Fast-Growing RA Ransomware Group Goes Global

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Fast-Growing RA Ransomware Group Goes Global

The rapidly evolving threat group uses high-impact tactics that include manipulating group policy to deploy payloads across environments.
March 5, 2024
A ransomware group that emerged last April is quickly making a name for itself by expanding its scope of attacks with high-impact tactics as it tramples across geographies, hitting a wide range of global targets in less than a year of activity.
The RA World ransomware group, previously known as RA Group, recently was spotted targeting several healthcare organizations in Latin America with a multistage cyberattack that manipulated the targeted environment's group policy settings, researchers from Trend Micro revealed in a blog post. The attack was aimed at causing the maximum amount of damage while also evading detection, showing a quick rise in sophistication of the group, the researchers said.
RA World began operating last April 22 with initial attacks against organizations in the US and South Korea in the manufacturing, wealth management, insurance, and pharmaceutical industries, and has since expanded with attacks across Germany, India, and Taiwan, according to Trend Micro.
Despite the new focus on Latin America, the US remains at the top of the list of targets, with the largest percentage of attacks in any specific country.
RA World's continues to use double-extortion tactics, giving victims an extra incentive to meet ransom demands by using details of previous victims in their ransom note, according to Trend Micro, which pulled back the veil with specifics of RA World's multistage attack in its post.
RA Group initially emerged as yet another ransomware actor to use the the source code from Babuk ransomware — leaked in 2021 — as the basis for its attacks, while distinguishing itself from other actors by using a highly customized approach.
The group is still using Babuk as its ultimate payload, giving it an advantage in terms of its ability to move quickly while honing other attack skills in the process, according to Trend Micro.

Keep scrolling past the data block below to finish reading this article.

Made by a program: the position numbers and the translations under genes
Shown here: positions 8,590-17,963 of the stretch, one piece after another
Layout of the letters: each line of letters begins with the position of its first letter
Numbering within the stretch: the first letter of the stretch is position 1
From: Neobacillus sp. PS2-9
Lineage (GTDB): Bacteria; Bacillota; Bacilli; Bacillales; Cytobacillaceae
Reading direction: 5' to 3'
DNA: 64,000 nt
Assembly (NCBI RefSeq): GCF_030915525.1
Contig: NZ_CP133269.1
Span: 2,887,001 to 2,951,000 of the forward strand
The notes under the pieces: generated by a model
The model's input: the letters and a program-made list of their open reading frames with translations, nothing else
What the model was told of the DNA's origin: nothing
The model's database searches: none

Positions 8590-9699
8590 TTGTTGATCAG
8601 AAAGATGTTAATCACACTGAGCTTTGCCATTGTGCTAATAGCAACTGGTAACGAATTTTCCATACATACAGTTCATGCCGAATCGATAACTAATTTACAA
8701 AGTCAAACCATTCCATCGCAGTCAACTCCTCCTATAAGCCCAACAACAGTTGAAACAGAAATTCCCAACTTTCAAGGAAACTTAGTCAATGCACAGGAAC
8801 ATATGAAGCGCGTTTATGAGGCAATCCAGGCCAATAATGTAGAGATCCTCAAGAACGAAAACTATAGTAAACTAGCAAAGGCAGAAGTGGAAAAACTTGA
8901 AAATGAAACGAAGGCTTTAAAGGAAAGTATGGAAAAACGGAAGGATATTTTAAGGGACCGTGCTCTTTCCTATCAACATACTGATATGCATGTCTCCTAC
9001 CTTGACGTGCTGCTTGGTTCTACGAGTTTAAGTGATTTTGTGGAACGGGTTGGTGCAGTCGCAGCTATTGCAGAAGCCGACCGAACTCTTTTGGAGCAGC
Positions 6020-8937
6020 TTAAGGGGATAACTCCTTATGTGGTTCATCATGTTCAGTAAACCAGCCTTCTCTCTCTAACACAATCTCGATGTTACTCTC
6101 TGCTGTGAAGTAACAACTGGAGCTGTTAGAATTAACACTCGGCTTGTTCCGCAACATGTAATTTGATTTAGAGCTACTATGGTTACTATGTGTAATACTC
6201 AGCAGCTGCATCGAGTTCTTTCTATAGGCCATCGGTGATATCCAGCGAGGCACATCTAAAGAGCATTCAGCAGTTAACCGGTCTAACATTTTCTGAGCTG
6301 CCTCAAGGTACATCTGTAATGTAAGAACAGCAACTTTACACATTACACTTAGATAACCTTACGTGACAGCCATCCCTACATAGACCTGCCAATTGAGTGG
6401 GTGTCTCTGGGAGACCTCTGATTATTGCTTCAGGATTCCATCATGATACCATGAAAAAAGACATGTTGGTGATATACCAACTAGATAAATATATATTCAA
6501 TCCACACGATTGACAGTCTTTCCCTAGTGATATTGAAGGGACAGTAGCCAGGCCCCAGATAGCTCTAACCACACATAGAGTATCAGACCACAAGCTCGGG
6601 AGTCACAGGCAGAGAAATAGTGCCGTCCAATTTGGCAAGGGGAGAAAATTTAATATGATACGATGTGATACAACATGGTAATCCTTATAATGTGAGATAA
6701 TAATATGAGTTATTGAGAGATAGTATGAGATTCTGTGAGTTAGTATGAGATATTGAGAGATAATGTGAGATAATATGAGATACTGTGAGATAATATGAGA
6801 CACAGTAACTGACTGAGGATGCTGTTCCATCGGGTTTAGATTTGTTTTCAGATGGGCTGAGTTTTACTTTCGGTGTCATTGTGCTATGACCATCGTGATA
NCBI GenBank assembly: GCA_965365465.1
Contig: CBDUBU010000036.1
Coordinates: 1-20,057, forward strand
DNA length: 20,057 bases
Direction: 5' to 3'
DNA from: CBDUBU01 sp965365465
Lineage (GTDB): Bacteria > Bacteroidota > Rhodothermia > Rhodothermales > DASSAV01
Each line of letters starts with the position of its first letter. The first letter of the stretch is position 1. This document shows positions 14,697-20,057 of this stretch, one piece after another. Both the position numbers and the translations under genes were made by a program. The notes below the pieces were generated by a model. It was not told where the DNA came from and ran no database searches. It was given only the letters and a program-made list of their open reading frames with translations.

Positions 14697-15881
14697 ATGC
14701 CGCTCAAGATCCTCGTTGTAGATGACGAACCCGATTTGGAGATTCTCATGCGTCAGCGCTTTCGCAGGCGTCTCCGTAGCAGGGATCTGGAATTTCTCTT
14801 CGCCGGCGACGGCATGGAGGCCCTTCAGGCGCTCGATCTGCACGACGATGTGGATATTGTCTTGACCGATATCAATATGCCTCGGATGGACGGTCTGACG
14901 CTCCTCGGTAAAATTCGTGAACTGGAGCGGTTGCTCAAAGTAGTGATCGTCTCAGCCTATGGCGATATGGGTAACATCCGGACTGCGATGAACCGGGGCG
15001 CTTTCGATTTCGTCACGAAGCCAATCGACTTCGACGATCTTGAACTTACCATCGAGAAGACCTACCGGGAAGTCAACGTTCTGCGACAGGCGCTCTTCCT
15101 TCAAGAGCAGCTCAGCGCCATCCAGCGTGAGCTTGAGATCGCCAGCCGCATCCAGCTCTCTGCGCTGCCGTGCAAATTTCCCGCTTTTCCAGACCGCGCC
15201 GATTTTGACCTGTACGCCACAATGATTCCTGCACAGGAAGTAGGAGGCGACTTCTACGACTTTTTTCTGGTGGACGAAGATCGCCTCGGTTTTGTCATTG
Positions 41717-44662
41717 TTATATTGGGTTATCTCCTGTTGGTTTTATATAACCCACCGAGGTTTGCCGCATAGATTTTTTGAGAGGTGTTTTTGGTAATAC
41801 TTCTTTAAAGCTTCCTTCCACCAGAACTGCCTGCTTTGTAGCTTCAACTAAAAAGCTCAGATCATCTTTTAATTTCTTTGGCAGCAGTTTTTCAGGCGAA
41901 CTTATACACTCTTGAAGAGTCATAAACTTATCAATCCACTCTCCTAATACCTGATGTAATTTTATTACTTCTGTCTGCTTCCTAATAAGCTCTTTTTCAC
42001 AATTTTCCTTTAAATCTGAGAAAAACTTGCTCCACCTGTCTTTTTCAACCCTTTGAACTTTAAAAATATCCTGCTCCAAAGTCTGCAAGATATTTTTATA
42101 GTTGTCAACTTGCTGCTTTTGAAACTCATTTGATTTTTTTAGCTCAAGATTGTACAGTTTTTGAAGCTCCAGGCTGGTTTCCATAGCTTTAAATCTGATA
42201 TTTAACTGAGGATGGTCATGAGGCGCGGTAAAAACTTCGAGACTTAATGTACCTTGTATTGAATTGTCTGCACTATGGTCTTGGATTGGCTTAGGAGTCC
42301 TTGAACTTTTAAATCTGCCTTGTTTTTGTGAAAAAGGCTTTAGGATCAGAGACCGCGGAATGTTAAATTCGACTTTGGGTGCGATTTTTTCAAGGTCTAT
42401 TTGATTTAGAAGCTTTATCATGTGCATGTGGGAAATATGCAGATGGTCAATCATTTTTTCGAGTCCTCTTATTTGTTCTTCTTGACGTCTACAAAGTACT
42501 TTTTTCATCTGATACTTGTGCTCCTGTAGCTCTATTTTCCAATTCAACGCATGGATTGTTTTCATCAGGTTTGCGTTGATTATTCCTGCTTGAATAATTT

"These kinds of source code leaks lower the bar of entry for ransomware operators, allowing cybercriminals that lack the necessary technical skills and knowledge to create their own ransomware families to participate in malicious operations," Trend Micro threat researchers Nathaniel Morales, Katherine Casona, Ieriz Nicolle Gonzalez, Ivan Nicole Chavez, Maristel Policarpio, and Jacob Santos wrote in the post.
In the multistage attacks that the researchers observed, RA World initially gains entry via compromised domain controllers and goes on to manipulate Group Policy Object (GPO) settings to allow for PowerShell script execution.
The vector also allows attackers to store the payload once within the compromised machine, then use Group Policies to execute it on other local machines, "signifying a multistage attack approach aimed at compromising systems within the target network," the researchers wrote. Similar GPO manipulation has been seen before in a wiper attack against Ukrainian targets by the Russia-linked APT Sandworm.
After executing the Babuk ransomware payload, attackers also drop a ransom note that includes the list of recent victims who were unable to pay the ransom fee as part of its extortion tactics.
Attackers also delete the remnants of the malware once the attack is complete. And as a further evasion tactic, RA World operators deploy SD.bat, a script that attempts to wipe out the Trend Micro defenses folder, the researchers noted.
"After the deletion of the Trend Micro folder, the ransomware will then remove the 'Safe Mode with Networking' option created from the default boot configuration in Windows," they wrote. "Finally, it will immediately reboot the computer by force."
Given that ransomware actors like RA World continue to operate with unprecedented agility, organizations should employ a multilayered security approach to strengthen the security potential access points into their system, including endpoints, emails, Web interfaces, and networks, according to Trend Micro.
Specific best practices that the researchers advise to minimize the chances of falling victim to ransomware attacks include assigning administrative rights and access to employees only when required, and regularly updating security products while conducting periodic scans.
Organizations also should protect essential data using routine backups to prevent potential loss in case of an incident, as well as advise employees to proceed with caution when interacting with emails and websites, downloading attachments, clicking on URLs, or executing unknown programs, the researchers noted.
Trend Micro also advises that organizations educate employees on typical social engineering tactics, as well as prompt them to report potentially suspicious emails and files to security teams.
Elizabeth Montalbano, Contributing Writer

Elizabeth Montalbano is a freelance writer, journalist, and therapeutic writing mentor with more than 25 years of professional experience. Her areas of expertise include technology, business, and culture. Elizabeth previously lived and worked as a full-time journalist in Phoenix, San Francisco, and New York City; she currently resides in a village on the southwest coast of Portugal. In her free time, she enjoys surfing, hiking with her dogs, traveling, playing music, yoga, and cooking.

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